File photoThe Reserve Bank has kept its cash rate on hold at 1.5 per cent asretail banks push up rates on investor and interest-only loansand push down rates charged to owner-occupiers.

The Bank’s decision,announced at 2.30 pm eastern time, means the cash rate will stay steady at the record low of 1.5 per cent for the twelfth consecutive month.

On balance, the forecasters taking part in the mid-yearScopeBusinessDaysurvey released on the weekendexpect another full year of steady rates, with the number expecting an increase roughly balancing the number expecting a cut.

Governor Philip Lowe’s statement says while the bank expects the economy to gradually strengthen, growth in consumer spending remains subdued, “reflecting slow growth in real wages and high levels of household debt”.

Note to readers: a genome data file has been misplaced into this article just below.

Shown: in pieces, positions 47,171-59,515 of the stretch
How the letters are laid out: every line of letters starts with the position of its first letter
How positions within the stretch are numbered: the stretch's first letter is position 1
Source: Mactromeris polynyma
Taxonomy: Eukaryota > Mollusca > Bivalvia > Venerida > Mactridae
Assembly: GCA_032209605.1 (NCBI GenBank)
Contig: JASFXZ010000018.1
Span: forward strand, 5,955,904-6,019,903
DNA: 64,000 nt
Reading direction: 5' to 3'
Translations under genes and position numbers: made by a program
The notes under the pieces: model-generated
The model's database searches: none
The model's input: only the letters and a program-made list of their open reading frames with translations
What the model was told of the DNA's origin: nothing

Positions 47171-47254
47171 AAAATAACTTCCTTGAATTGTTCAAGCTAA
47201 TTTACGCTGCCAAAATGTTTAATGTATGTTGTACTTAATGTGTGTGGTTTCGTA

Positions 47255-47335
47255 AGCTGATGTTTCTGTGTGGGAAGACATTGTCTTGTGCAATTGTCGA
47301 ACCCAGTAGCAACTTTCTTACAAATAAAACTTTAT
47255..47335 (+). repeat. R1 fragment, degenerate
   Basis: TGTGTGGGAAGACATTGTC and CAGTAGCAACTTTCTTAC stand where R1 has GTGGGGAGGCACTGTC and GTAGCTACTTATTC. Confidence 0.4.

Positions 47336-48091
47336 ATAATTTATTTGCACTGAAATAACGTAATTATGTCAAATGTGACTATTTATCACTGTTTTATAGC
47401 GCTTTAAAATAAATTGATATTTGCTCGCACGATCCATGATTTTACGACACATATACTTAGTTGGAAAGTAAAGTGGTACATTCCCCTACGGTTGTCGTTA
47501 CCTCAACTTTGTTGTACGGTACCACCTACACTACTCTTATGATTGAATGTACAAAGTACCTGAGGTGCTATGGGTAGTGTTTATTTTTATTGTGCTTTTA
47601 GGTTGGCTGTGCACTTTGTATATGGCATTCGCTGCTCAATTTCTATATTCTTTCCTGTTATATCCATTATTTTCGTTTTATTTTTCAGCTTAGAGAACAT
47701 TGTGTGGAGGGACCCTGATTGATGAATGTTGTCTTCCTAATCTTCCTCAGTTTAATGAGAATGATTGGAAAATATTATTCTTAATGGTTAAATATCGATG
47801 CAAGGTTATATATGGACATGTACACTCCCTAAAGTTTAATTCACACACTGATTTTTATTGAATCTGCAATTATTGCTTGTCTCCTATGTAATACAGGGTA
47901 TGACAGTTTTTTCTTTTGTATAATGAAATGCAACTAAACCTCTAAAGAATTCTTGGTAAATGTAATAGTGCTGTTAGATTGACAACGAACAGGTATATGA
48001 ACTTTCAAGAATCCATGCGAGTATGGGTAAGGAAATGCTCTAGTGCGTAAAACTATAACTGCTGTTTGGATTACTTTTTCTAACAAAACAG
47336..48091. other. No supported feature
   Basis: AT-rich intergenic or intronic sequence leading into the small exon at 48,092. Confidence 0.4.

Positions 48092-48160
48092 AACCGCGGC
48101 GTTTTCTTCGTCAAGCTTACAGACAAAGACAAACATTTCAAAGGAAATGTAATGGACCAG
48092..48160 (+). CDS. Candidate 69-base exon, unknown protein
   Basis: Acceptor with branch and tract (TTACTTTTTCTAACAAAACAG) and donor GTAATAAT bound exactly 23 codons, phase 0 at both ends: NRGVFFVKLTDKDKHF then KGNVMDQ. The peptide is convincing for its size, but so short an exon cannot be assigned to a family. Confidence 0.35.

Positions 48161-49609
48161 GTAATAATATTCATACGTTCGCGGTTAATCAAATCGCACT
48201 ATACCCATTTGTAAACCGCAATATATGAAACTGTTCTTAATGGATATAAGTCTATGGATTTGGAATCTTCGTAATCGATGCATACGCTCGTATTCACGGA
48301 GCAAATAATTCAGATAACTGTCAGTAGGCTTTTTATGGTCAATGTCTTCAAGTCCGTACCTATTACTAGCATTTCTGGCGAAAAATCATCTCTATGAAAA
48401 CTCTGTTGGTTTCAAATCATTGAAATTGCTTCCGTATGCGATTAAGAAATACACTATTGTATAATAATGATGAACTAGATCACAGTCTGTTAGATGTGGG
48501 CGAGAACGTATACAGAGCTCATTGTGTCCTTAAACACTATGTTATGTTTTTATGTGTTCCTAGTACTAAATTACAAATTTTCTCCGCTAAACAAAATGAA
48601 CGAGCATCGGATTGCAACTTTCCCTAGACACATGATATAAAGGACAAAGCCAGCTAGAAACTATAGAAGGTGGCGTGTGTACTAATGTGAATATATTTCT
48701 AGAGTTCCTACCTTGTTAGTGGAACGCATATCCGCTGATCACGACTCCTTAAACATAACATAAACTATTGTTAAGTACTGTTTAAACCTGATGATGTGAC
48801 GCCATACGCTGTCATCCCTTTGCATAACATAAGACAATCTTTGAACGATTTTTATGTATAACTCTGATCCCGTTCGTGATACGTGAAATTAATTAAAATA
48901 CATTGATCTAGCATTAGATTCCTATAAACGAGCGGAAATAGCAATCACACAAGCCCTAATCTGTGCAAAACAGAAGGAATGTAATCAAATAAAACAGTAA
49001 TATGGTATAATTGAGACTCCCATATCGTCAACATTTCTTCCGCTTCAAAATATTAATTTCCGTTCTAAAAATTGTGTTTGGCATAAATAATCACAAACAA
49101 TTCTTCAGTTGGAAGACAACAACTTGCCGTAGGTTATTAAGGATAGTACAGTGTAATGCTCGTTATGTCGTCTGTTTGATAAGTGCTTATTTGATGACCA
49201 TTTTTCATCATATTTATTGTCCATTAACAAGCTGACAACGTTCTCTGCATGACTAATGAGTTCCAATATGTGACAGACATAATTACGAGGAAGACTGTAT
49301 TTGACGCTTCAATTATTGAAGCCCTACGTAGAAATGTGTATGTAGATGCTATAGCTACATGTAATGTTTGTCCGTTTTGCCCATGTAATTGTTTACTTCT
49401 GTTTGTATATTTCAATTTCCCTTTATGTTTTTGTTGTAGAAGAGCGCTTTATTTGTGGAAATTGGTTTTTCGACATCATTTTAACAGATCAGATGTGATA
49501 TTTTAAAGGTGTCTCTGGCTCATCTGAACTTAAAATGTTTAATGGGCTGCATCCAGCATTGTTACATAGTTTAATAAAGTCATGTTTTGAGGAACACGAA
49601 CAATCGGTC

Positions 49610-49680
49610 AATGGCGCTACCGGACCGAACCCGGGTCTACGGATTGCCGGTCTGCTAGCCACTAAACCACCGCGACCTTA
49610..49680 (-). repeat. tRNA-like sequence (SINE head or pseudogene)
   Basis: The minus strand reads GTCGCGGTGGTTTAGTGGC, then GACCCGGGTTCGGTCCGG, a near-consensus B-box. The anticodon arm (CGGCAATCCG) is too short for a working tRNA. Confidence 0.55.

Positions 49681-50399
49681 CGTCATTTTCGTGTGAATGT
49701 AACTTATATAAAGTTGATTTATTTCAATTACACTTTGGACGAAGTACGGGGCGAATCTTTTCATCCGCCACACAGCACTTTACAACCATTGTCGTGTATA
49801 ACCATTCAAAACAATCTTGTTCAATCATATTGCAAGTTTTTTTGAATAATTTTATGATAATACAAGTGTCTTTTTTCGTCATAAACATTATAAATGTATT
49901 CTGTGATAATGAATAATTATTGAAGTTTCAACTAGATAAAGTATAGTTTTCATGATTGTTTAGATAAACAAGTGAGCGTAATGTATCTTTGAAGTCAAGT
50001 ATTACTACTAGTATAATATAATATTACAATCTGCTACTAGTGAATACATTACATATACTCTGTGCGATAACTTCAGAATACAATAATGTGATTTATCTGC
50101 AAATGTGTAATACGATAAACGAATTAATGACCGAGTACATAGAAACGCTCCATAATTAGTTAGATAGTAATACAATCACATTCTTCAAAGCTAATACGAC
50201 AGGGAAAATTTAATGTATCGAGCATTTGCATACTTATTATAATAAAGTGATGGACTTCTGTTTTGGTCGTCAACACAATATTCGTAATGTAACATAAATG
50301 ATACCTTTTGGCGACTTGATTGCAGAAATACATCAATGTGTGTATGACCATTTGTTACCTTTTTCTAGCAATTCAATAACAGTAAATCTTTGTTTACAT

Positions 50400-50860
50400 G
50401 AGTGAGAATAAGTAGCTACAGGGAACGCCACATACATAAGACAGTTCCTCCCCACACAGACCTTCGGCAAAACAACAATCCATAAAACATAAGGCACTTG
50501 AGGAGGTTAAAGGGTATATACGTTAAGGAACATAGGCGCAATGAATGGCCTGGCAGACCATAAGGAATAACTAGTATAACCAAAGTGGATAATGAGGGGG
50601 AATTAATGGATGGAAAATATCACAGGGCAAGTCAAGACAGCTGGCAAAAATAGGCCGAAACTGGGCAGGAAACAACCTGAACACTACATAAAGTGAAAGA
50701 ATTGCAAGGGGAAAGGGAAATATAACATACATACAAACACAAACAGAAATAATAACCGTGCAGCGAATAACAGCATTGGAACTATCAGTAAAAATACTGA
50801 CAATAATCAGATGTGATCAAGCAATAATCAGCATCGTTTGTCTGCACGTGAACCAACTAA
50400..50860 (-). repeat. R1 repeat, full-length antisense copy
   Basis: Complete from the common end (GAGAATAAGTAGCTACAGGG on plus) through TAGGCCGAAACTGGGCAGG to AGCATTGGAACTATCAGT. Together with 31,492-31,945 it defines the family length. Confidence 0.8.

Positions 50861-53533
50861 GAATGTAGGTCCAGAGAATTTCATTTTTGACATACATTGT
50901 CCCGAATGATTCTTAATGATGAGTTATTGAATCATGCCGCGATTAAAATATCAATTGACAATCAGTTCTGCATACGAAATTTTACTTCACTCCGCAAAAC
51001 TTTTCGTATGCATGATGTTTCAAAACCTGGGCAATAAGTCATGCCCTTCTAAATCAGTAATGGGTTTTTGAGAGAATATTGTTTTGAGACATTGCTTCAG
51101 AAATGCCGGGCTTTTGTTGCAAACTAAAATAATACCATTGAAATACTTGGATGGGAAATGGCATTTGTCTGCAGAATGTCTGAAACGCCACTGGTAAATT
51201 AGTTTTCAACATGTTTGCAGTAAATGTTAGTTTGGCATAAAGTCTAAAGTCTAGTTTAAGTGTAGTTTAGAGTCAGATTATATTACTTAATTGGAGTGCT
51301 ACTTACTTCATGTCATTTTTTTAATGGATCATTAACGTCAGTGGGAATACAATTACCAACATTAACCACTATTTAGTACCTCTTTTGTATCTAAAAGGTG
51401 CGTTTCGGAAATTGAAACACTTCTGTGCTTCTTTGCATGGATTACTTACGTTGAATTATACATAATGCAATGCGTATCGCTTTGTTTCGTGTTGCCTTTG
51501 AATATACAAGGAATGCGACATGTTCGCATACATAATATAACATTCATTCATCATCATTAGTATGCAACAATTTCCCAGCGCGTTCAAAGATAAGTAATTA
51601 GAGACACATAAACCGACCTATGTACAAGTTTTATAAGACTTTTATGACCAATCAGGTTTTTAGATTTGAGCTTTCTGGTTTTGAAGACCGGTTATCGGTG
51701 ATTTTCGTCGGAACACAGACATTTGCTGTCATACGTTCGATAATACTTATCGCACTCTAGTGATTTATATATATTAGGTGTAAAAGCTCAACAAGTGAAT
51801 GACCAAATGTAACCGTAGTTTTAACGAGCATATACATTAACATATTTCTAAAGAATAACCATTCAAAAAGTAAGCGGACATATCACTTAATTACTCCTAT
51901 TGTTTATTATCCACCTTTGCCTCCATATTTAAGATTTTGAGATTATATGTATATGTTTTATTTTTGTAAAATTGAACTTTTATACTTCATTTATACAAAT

In an apparent reference to risk of pushing up the dollar should the bank lift interest rates, Dr Lowe said the fall in the dollar since 2013 had helped the economy transition out of the mining investment boom.

“An appreciating exchange rate would complicate this adjustment,” his statement says.

Interest rates were firming worldwide, with further increases in US interest rates expected along with no additional monetary easing in other major economies.

Conditions in the housing market varied considerably around the country.

Housing prices had been “rising briskly in some markets, although there are some signs that these conditions are starting to ease; in some other markets, prices are declining.

“In the eastern capital cities, a considerable additional supply of apartments is scheduled to come on stream over the next couple of years,” Dr Lowe said. “Rent increases are the slowest for two decades.”

Tighter rules imposed by the Prudential Regulation Authority should help address the risks associated with high and rising levels of household debt.

Mortgage rates for investors have been edging higher since September.

On Monday Westpac launched an aggressive push into the residential investment property market by offering a fixed rate below 4 per cent.